Happy as a clam

Tokyo-based designer Naoto Fukasawa on making happiness by way of design's unconscious relationship between the object, the human and the environment.

Written by: Molly Singleterry
Photos by: Alex Witmer
Film directed by: Nobu Arakawa

Designer Naoto Fukasawa sitting in a mid-back Asari chair in red.

Naoto Fukasawa sits with a bemused expression in a glass-walled conference room. An array of chairs of his own design are neatly arranged around a long wooden conference table. He's in Chicago for a short visit to debut Asari Chair by Herman Miller to the masses. His presence is quiet, yet captivating. He smiles easily, thanks everyone for visiting, is a gregarious salesman on the floor. Visitors sit in the chair, lean back comfortably to check out the tilt, do a little spin. There's a song and dance to these kinds of visits and Fukasawa performs it naturally – almost joyfully – in a way that fills the whole room. At one point, he mimes hugging Asari, an expression he's often used to describe his feelings about it. “I really want to hold the chair,” he says.

When he talks at length about his design process for Asari, it's prescriptive of the passion he feels for the chair, which is like a character at this point in our story. Fukasawa personifies them as friendly creatures that delight you. The chair is, after all, inspired by its namesake: "clam" in Japanese ("short neck clam" to be precise, an ingredient often used in dashi, the clear soup stock that's a basic building block for umami in Japanese cooking. In essence, the very essence of flavour).

If you're imagining these chairs in a fantastical story from the likes of Gabriel García Márquez or Haruki Murakami, well, then, he's done his job. He sets the scene for these playful relationships and gives you the agency to make the chair work for you – wherever you want it to, not the other way around. It's a simple relationship between the human, the object and the environment, and Fukasawa is just here to provide a comfortable seat.

Read on for the full interview with Fukasawa-san at his home and studio in Tokyo.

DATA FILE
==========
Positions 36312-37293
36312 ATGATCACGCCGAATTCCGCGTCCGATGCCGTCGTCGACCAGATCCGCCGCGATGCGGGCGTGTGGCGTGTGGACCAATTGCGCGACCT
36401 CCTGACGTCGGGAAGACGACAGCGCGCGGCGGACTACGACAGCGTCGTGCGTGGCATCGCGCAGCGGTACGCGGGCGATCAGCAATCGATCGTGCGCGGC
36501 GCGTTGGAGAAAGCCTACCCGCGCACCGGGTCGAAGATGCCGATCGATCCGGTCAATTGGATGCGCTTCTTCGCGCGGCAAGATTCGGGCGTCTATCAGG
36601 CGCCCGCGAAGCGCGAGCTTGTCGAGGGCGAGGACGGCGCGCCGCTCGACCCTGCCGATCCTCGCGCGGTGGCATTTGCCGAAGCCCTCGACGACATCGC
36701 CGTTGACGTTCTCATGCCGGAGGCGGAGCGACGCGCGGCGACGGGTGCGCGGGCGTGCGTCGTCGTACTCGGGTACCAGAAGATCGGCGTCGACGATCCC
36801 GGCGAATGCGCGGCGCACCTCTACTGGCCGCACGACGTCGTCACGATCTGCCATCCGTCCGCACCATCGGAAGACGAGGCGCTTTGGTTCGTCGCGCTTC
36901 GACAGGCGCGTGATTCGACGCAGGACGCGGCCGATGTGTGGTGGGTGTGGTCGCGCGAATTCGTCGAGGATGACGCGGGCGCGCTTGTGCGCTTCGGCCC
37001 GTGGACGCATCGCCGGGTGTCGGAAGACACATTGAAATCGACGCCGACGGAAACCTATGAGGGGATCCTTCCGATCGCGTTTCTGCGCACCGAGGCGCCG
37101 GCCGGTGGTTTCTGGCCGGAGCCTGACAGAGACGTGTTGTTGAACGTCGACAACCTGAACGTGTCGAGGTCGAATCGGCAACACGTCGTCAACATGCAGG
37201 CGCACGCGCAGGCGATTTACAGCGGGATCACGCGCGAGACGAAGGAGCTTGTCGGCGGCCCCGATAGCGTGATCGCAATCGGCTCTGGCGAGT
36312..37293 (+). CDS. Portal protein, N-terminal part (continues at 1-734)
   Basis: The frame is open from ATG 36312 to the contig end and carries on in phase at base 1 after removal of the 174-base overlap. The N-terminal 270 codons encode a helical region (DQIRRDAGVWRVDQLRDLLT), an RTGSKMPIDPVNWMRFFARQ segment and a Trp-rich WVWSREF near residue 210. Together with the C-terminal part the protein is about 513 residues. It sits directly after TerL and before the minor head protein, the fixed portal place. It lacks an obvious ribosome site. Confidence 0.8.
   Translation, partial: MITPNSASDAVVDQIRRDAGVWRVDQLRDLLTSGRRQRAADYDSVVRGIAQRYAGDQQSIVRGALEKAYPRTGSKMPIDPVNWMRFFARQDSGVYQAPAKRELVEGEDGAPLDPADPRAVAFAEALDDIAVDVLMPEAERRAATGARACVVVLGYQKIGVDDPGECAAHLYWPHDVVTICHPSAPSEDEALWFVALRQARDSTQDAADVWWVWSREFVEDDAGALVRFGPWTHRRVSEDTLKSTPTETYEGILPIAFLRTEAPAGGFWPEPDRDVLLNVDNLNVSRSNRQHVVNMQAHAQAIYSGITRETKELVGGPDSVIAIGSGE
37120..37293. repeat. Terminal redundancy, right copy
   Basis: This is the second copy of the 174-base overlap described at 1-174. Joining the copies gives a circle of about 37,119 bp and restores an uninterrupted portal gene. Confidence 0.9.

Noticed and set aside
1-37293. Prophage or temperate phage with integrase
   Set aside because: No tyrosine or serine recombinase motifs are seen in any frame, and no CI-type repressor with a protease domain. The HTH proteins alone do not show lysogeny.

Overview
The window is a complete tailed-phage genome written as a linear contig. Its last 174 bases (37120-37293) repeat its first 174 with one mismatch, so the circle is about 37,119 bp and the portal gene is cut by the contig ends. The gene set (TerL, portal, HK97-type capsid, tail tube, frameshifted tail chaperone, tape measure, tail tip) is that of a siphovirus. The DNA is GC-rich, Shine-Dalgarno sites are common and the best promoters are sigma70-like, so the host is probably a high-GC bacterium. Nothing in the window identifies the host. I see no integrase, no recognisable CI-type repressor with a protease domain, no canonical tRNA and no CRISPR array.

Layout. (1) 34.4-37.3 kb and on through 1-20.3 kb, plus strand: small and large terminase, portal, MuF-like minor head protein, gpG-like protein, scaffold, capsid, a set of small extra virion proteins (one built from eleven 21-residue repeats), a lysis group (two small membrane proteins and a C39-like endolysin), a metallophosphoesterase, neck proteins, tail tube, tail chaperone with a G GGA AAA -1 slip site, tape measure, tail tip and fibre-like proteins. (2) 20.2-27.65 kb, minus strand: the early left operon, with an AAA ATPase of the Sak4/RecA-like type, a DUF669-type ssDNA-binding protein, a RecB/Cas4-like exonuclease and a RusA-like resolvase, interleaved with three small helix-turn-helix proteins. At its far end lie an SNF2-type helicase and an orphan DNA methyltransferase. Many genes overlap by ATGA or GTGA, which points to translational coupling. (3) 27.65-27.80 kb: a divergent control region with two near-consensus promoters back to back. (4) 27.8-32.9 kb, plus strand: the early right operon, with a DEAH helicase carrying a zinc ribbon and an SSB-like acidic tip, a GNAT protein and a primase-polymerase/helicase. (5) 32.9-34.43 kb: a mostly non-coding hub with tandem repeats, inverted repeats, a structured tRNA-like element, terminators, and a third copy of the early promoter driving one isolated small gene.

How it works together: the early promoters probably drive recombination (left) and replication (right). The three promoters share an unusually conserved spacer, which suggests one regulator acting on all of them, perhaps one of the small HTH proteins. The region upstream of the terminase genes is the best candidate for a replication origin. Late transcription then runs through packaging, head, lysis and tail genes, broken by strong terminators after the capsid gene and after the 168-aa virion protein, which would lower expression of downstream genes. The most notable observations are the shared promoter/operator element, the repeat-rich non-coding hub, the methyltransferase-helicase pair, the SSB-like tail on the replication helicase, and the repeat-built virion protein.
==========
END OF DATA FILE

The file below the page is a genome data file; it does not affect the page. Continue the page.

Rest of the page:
“The main goal is to make people happy.”

– Naoto Fukasawa

Designer Naoto Fukasawa walking into his studio in Tokyo.
A close up of the sign outside Naoto Fukasawa's Studio.

Fukasawa designed his studio in a quiet residential neighbourhood of Tokyo.

What is your definition of design?
If you have some relationship with an object, like a chair, for example – you should not really be conscious about it. You can forget about your chair. Unconsciousness is very important. You don't care about the chair; you already love your chair. After you use it, you don't need to think about it. Design is sometimes too much talking and should be quiet.

I always think about the relationship between the object and the human and the environment. Design is making a good relationship between them.

The office in Naoto Fukasawa's Studio. A long table with monitors is in the middle of this room, surrounded with five grey mid-back Asari chairs on each side.

Asari Chairs line the central workstation at Fukasawa’s studio.

Tell us more about the philosophy “Super Normal”.
In general, people think about design that is special. Therefore, when we are designing, we try to be particularly special. And, of course, the person who asks us to design, they really want to get something new or radical or fresh. But sometimes we present very normal things, which they love and are already in their environment to use. They might say, "Oh, is this your proposal?" And it's super normal. So we say, do you like it or not? Then quietly, "I like it."

We love to spend a life with normal things because normal is not so much about happening every day, it's calmer, about spending a nice life. So that is a very key factor of the super normal. Super is important, not just normal.